When Linda Owens welcomed a baby girl into her Hayward, California home a little over a month ago, the newborn became the 81st child Owens cared for as a resource parent.
“It’s a challenging job, but very rewarding,” the 78-year-old retired grocery department manager told KPIX.
While there are about 500 resource parents – in 2017 California updated its training to make it easier for foster parents to adopt a child and the result was a new name – in the county, Owens stands out from the rest.
She has been helping at-risk children during the first few weeks of their lives for the past 34 years.
Some of the babies are born addicted to drugs, others have trouble sleeping, and some infants have developmental delays. But nothing seems to phase her.
“This is what God’s handed me a gift to do,” she said.
“Her experience, the care, the love she provides to the babies, it’s immeasurable,” Mia Buckner-Preston is the Placement Division Director of the Alameda County Department of Children & Family Services said.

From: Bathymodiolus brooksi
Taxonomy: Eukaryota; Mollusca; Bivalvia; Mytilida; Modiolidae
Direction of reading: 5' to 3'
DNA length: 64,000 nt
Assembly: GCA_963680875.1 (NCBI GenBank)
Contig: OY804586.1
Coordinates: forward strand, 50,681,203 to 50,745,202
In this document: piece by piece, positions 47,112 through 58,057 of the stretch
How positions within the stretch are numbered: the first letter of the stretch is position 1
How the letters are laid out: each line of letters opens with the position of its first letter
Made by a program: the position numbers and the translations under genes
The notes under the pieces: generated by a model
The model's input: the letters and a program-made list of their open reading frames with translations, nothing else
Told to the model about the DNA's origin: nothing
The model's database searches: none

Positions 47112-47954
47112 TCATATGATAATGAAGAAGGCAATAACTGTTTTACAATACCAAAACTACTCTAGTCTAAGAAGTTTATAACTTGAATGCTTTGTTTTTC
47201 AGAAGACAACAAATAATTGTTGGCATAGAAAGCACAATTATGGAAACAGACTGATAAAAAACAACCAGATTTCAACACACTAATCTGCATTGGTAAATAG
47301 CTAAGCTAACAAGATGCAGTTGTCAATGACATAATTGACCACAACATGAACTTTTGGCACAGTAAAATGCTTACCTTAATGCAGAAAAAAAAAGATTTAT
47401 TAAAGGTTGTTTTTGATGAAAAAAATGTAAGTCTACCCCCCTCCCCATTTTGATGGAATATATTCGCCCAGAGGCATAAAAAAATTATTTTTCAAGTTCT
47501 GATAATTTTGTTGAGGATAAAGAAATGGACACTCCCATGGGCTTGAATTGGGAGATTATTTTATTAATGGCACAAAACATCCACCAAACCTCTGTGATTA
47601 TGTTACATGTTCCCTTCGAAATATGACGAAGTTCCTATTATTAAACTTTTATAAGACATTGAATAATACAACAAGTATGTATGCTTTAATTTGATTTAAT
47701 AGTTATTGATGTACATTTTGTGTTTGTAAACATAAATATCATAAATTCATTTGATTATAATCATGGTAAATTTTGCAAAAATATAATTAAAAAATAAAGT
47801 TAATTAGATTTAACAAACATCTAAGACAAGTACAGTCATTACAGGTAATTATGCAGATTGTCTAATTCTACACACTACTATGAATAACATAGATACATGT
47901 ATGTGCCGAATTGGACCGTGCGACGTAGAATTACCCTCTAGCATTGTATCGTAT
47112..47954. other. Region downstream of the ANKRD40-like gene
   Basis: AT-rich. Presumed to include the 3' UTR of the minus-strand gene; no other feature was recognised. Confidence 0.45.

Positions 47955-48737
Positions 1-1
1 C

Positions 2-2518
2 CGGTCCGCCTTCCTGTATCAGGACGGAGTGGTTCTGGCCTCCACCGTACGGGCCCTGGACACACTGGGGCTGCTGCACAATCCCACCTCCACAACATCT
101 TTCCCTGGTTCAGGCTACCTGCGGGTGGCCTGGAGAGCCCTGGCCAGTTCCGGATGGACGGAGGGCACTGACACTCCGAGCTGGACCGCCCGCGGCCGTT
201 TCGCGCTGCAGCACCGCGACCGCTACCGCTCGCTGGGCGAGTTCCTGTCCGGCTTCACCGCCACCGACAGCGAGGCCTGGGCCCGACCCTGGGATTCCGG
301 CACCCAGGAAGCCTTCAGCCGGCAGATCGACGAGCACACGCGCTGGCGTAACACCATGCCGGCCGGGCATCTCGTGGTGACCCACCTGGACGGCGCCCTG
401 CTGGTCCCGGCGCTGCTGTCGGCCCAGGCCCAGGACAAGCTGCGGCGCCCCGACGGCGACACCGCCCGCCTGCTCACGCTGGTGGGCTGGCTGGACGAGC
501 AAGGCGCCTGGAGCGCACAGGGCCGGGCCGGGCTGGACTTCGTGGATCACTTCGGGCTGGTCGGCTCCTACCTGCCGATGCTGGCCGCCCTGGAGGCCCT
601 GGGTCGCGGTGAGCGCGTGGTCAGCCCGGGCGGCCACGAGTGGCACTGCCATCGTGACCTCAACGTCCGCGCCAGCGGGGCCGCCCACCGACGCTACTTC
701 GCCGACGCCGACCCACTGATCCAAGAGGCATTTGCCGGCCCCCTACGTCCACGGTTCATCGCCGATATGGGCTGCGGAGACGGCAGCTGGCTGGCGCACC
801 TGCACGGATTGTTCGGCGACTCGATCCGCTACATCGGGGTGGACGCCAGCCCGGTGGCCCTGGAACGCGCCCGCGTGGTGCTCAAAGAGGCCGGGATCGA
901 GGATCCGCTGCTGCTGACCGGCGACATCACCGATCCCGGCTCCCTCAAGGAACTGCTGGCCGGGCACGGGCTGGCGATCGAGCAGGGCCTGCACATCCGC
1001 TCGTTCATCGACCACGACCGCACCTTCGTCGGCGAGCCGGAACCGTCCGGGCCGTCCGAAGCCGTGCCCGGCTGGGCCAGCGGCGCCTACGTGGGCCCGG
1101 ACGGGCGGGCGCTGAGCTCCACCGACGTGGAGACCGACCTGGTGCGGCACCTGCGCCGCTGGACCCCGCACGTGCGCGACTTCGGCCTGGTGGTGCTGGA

Owens, who is currently fostering her 81st infant, has even kept in touch with some of the children, the oldest who is now 37, whom she’s taken care of.
A woman named Erica who adopted one of the baby girls Owens had cared for, visits with Owens, and the three catch up.
“She’s turned out beautiful,” Owens said. “It makes you feel good that you fulfilled your job.”
Linda, you have such an incredible heart to be able to care for so many babies over the course of three decades.
May you continue to be able to provide these babies with a home and show them the meaning of love until they find a place with a family who is able to give them a permanent home.
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